In August, the League of Women Voters sued North Carolina on that state’s new voter suppression law:
On Monday, North Carolina Gov. Pat McCrory signed the most suppressive voting law in decades. The League of Women Voters of North Carolina (LWVNC) went straight to action, filing a federal lawsuit to challenge the voting restrictions as racially discriminatory and request that the state be placed back into preclearance under Section 2 of the Voting Rights Act.
North Carolina’s new voting law is likely a bellwether of anti-voter legislation to come in other states following the Supreme Court’s decision this past June striking down a key provision of the Voting Rights Act. While much focus has been given to the law’s voter photo ID requirements, its voter restrictions unfortunately go much deeper.
In addition to requiring a government-issued photo ID to vote, the law:
• Shortens weekday early voting periods;
• Eliminates early voting on Sundays;
• Eliminates pre-registration for high school students;
• Eliminates same day registration during early voting.
LWVNC’s lawsuit, which was filed by the Southern Coalition for Social Justice and the ACLU on behalf of LWVNC, Common Cause and the A. Philip Randolph Institute, argues that the state’s new voting law will restrict voter registration and voting opportunities for hundreds of thousands of North Carolinians, particularly minorities.
“North Carolina has a long and sad history of official discrimination against African Americans, including official discrimination in voting that has touched upon the right of African Americans and other people of color to register, vote, or otherwise participate in the democratic process,” LWVNC’s lawsuit argues.
Over 70 percent of African-Americans used early voting in the 2008 and 2012 general elections, compared to 52 percent of white voters. The lawsuit is just one part of the League of Women Voters of North Carolina’s vow to do everything in its power “to see that this legislation gets swept into the dustbin of history where it belongs.
This is a motion to intervene in that original League of Women Voters lawsuit, brought by young voters, yesterday (pdf). “VIVA” is the Voter Information Verification Act which is the title of the North Carolina law. Louis M. Duke is one of the young plaintiffs, which is why they are called the “Duke Plaintiffs” in the motion:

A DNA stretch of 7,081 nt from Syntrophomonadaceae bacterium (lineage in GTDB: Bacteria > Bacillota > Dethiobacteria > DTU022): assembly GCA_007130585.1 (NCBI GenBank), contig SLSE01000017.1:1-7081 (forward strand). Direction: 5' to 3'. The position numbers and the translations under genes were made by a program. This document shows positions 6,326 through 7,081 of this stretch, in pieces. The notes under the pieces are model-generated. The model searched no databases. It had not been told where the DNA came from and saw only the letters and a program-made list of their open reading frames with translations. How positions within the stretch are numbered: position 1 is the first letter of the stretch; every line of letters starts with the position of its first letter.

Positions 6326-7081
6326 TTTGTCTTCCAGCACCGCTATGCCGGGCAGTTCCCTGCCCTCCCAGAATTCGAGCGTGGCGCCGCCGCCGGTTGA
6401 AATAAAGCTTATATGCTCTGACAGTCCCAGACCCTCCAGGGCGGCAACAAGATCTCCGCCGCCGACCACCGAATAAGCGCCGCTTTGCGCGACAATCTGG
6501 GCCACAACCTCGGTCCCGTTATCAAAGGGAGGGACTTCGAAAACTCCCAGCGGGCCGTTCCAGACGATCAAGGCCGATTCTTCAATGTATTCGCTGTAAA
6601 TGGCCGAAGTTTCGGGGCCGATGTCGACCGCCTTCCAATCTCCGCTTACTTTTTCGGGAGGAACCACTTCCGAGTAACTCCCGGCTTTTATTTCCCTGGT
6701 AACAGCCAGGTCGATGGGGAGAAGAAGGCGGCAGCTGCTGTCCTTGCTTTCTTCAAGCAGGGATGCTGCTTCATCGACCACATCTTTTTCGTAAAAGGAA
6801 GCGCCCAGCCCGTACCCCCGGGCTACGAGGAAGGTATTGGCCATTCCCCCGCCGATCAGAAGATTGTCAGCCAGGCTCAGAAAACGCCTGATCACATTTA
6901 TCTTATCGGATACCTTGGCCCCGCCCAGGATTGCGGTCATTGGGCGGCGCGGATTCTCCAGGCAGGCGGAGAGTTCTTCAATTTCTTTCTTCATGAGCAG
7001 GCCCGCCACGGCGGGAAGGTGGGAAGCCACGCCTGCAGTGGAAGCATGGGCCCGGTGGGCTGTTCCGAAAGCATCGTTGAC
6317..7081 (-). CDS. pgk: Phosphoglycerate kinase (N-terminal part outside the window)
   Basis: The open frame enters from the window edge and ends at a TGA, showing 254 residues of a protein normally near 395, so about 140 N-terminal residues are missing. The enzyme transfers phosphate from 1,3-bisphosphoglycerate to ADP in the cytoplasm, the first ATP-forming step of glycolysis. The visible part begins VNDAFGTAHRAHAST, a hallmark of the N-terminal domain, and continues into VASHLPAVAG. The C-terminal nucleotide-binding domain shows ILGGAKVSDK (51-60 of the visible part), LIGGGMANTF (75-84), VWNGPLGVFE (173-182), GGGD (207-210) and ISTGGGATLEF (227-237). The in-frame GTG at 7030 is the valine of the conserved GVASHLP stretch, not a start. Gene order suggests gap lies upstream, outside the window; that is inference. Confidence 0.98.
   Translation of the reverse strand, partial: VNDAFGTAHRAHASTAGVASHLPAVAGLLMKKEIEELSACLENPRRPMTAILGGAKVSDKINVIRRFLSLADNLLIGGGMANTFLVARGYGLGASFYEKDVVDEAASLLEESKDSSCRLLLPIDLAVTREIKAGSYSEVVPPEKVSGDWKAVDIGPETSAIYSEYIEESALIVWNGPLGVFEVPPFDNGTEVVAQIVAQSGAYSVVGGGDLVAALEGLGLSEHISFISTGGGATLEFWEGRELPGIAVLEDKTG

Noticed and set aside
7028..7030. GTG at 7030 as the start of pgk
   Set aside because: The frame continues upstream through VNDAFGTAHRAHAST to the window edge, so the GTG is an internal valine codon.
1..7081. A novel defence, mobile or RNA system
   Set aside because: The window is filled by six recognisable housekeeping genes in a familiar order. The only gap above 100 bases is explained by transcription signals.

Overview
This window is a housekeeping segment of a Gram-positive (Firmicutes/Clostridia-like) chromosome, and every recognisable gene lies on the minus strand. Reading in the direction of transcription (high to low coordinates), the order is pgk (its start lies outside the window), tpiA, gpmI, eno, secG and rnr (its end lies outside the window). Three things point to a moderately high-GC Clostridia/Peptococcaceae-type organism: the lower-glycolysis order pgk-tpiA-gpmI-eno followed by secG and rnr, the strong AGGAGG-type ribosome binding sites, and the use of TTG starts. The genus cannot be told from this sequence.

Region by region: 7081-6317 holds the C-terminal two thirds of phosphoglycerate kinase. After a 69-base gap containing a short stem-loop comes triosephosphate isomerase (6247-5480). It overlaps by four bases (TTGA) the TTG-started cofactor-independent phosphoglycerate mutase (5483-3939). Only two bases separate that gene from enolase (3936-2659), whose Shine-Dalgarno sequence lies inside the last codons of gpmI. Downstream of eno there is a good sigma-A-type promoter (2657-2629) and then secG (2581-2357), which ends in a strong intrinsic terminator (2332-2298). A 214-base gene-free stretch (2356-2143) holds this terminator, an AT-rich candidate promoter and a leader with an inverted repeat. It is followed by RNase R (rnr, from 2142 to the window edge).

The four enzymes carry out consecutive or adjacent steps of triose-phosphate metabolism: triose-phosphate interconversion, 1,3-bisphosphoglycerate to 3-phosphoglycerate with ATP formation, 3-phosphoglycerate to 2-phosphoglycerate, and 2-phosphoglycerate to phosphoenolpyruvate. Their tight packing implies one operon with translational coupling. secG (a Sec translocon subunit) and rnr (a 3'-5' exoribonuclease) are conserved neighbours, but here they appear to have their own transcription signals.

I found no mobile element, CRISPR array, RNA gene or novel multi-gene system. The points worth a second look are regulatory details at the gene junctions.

The Duke Plaintiffs, all young voters residing in and registered to vote in North Carolina, seek to intervene in this action to protect their voting rights and interests that are guaranteed by the Fourteenth and Twenty-Sixth Amendments to the United States Constitution.
Like the current plaintiffs, the Duke Plaintiffs assert that the law violates their right to equal protection as guaranteed by the Fourteenth Amendment. But as young voters, the Duke Plaintiffs bring the unique perspective of a group, not currently represented by any party to the litigation, whose voting rights are significantly impacted by VIVA…
VIVA infringes upon or outright denies the rights of young North Carolinians to vote through restrictive voter identification requirements; the curtailment of early or “one stop” voting; the elimination of same day registration; the elimination of out-of-precinct voting; the removal of the discretion of boards of election to keep polling locations open for an extra hour on Election Day; and the elimination of pre-registration for 16 and 17-year-olds. These drastic changes in North Carolina’s voting laws disproportionality affect young voters as compared to the general population.
Accordingly, in addition to claiming a violation of the Fourteenth Amendment, the Duke Plaintiffs allege injury under the Twenty-Sixth Amendment to the US Constitution, which prohibits states intentionally infringing or denying “the right of citizens of the United States, who are eighteen years of age or older, to vote on account of age”
Section 1. The right of citizens of the United States, who are eighteen years of age or older, to vote shall not be denied or abridged by the United States or by any State on account of age.
Section 2. The Congress shall have the power to enforce this article by appropriate legislation.